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Dome - Bricks and Mortar, Part Two

Dome October 2012

Bricks and Mortar, Part Two

Date: October 5, 2012

Bricks and Mortar, Part Two

Construction to the Nelson/Harvey and Meyer buildings begins this fall and continues through 2016. Most patients have already been moved into temporary space in Meyer, Halsted and Osler, and the final unit is slated to move soon.

The renovation will complete the hospital’s conversion to all-private rooms, with 136 planned for Nelson and Harvey and another 66 in Meyer and Marburg. In addition, the project will incorporate the nurse call and other clinical systems in the Zayed Tower and Children’s Center and modernize the elevator system. Public spaces will also sport many of the design features found in the Zayed-Bloomberg building.

“The intent is to make the historic buildings as similar to the new towers as possible,” says Sally MacConnell, the health system’s vice president of facilities. 

To accommodate construction workers and equipment, the Wolfe Street circle entrance will close in the upcoming weeks and reopen in late 2014. During construction, staff members are encouraged to get dropped off and picked up from work at the Johns Hopkins Outpatient Center or on Broadway outside the Billings building.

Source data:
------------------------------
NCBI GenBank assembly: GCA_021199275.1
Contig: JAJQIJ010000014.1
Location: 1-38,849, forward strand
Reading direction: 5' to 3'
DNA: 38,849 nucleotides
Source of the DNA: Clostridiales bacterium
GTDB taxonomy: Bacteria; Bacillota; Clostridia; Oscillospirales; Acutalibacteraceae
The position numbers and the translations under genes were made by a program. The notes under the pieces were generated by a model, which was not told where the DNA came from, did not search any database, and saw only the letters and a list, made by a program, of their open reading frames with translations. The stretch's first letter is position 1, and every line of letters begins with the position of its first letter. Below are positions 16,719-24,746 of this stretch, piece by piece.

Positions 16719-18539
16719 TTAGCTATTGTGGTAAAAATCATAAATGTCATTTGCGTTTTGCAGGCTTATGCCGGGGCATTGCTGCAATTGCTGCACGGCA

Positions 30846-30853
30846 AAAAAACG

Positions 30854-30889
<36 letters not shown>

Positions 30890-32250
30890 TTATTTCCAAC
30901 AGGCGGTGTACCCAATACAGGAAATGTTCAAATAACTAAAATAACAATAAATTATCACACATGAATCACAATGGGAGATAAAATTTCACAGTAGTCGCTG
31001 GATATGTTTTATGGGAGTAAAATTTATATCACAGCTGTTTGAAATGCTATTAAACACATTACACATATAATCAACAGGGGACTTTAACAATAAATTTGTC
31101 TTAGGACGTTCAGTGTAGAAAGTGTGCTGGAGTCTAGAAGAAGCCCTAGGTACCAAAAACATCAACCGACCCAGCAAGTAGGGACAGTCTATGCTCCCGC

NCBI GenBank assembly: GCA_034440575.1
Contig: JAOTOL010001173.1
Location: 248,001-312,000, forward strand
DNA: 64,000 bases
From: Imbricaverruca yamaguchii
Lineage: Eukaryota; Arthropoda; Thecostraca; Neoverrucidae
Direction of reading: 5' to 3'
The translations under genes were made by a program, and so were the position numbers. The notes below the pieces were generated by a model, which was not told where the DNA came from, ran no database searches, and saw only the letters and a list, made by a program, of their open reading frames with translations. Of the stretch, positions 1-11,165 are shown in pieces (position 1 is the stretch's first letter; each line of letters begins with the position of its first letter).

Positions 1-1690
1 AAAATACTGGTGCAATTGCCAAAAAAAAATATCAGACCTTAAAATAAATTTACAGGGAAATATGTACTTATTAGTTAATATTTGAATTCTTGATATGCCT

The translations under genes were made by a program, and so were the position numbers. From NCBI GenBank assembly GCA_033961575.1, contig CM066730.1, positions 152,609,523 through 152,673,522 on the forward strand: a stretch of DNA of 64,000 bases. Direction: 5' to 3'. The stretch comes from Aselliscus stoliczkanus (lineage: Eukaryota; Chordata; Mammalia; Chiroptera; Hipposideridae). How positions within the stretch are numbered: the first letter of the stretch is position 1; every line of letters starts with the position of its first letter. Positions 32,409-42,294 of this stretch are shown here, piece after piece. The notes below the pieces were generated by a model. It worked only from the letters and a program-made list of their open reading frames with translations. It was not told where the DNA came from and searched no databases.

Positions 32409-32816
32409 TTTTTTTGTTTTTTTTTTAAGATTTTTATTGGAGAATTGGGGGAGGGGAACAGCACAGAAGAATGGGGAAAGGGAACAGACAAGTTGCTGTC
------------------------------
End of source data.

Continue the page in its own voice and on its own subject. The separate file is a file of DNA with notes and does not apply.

The shuttle bus stop on Wolfe Street will move to the front of the MRI Building, just north of the new ambulance bay. The sidewalk between Monument and Orleans streets will remain open. However, no staff may use the ED entrance outside the ambulance bay.

Valet service at the Wolfe Street circle will be discontinued indefinitely, but will be available to patients at the hospital’s main entrance on Orleans Street and at JHOC and Weinberg. Pedestrians may still enter the hospital on the Wolfe Street entrance to Meyer. The Meyer entrance will feature sliding doors and a refurbished lobby, including a welcome desk staffed by two information receptionists and a security guard.

Temporary patient drop-off lanes will replace the shuttle bus stop on Wolfe Street, across from the school of public health. Hopkins Hospital is working with Baltimore City to add a second drop-off lane for outpatients who come to the psychiatric day program or receive rehabilitation services.

During construction, parking will not be permitted in front of the school of public health, allowing two lanes of traffic to continue to operate on Wolfe Street, despite the drop-off lane.

Construction plans also call for alternating elevator closures and the temporary relocation of visitor seating from the main lobby to the Meyer corridor. The Cobblestone Café and gift shop will remain open. The Tower Terrace Restaurant will close this fall for repairs to the greenhouse.

During the first year of the renovation, the corridor between Billings and Nelson/Harvey will close, as will the second-floor connector between Phipps and Nelson/Harvey. The Phipps main entrance and the basement entrance will remain open.

—Stephanie Shapiro